NYS DRIVING RECORD
This firm is on-line with the New York State Department of Motor Vehicles. The attorney can, with your written consent, retrieve, review and obtain the information contained on your driving record and advise you about suspensions, clearing suspensions, convictions, and improvement.
The Information on New York State Department of Motor Vehicles Records includes
Accidents, convictions, suspensions and revocations.
Accidents, convictions for moving violations, and the suspensions or the revocations of your driver license remain on your driver record for these time periods:
- A moving violation convictions or an accident is reported on a driver record during the year that the conviction or the accident occurred. (Note: The DMV uses the year when the conviction occurred, not the year when the violation occurred.)
- The DMVremoves most convictions and accidents from a driver record on January 1 of the fourth year after the year of the conviction or the accident. For example, an accident or a conviction that occurred during 2015 remains on the driver record until January 1, 2019.
- A conviction that is alcohol-related or drug-related (for example, DWI or DWAI) remains on a driver record for exactly 10 years. If a driver is convicted of the same violation during that 10 years, the driver can receive additional penalties.
- There are other convictions and accidents of a serious type that can remain on a driver record for more than 10 years.
- A suspension or a revocation of a driver license that was not cleared or not terminated remains on a driver record indefinitely.
- A suspension or a revocation that was cleared or terminated remains on a driver record for four years from the date the suspension or revocation was terminated. (Note: The DMV uses the year when the suspension or the revocation was cleared or terminated, not the year when the suspension or the revocation began.)
A driver abstract shows:
- the name, the date of birth, and the mailing address of the driver;
- the driver license class, endorsements, and restrictions;
- the current status and the expiration date of the driver license;
- any suspensions or revocations of the driver license; accidents, and moving violation convictions.
The DMV collects your Social Security Number (SSN) when you apply for a NYS driver license. Your SSN does not appear on records or documents issued by the DMV.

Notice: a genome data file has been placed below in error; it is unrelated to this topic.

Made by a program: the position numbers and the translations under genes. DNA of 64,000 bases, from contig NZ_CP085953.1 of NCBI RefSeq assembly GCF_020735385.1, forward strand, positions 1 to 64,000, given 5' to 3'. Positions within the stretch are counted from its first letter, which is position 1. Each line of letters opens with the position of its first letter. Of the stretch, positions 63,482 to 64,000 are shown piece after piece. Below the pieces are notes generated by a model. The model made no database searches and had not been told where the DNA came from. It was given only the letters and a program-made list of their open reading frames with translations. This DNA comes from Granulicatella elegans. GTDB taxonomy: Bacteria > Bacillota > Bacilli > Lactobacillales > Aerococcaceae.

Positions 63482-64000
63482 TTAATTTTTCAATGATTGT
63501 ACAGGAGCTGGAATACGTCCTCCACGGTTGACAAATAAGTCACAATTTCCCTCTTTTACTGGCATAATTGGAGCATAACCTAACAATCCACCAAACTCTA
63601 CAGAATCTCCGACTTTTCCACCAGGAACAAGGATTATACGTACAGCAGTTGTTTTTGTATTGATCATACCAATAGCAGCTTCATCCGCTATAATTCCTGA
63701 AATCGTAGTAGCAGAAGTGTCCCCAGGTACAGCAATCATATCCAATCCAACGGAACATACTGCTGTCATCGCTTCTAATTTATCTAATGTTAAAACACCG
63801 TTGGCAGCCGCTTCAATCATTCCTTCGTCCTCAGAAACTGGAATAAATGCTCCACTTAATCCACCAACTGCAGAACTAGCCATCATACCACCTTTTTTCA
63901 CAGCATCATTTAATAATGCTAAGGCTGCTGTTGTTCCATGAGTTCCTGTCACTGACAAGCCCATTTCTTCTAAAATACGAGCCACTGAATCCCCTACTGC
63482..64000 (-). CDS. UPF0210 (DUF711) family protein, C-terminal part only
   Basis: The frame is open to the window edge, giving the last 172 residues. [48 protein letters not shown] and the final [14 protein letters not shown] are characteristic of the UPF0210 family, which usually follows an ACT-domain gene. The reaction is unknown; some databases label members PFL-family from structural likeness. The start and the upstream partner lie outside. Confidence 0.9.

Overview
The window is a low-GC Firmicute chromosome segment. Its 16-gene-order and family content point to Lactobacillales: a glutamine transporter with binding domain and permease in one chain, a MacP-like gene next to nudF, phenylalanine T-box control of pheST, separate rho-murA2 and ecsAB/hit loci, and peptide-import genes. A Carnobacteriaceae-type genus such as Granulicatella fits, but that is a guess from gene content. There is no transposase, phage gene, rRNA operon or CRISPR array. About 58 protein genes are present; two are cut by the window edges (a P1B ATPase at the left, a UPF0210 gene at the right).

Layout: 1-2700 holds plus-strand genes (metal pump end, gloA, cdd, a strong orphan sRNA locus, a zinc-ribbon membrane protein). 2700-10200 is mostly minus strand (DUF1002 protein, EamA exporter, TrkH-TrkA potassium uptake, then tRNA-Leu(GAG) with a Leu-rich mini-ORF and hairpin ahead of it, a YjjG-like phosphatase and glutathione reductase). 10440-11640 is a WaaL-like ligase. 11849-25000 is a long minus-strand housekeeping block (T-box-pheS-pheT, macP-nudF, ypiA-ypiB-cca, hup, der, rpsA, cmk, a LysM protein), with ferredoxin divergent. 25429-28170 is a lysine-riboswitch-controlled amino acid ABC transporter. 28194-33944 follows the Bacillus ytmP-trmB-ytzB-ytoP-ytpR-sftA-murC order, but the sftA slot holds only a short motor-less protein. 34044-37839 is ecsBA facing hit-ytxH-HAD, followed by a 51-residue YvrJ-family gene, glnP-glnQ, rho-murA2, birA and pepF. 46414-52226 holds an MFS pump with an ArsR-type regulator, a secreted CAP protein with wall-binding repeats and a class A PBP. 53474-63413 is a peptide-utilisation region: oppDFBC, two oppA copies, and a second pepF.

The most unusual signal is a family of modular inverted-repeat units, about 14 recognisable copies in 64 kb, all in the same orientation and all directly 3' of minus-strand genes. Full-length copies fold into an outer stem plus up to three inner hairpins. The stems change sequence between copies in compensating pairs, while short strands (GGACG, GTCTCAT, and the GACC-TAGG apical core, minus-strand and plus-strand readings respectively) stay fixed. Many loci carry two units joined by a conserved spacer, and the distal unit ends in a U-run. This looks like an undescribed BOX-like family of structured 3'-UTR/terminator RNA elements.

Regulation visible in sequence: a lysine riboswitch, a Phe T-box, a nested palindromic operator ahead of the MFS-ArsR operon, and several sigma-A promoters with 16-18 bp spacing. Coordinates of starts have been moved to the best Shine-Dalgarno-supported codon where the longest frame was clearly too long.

Note: The DMV lists an accident on the records of every driver in the accident. An accident that appears on a driver record does not assign the fault to that driver. The DMV does not determine the fault in an accident.
The DMV normally deletes a driver record after the driver license expires and is not renewed for five years. An incident that appears on the record can require the DMV to keep the record for more than five years. (More information is available below.)
If you take a road test to receive your original NYS driver license, your driver record displays a “probation start” date and a “probation end” date. These dates are displayed on your driver record for nine years.
The probation start date is the date that you passed your road test. The probation start date is normally the date that your first NYS driver license was issued. (The probation start date can also be the date that you passed a required road test after a revocation.)
An abstract of your driver record that is printed within nine years of the probation end date will display the probation dates. An abstract of your driver record that is printed more than nine years after the probation end date does not display the probation dates.
A driver who exchanges a driver license from another state or a Canadian province to receive a NYS driver license does not serve a probation period. The abstract of the NYS driver record does not display a probation start date or a probation end date.
If the abstract of your driver record does not display the probation dates, the DMV cannot provide information about the date that your first driver license was issued.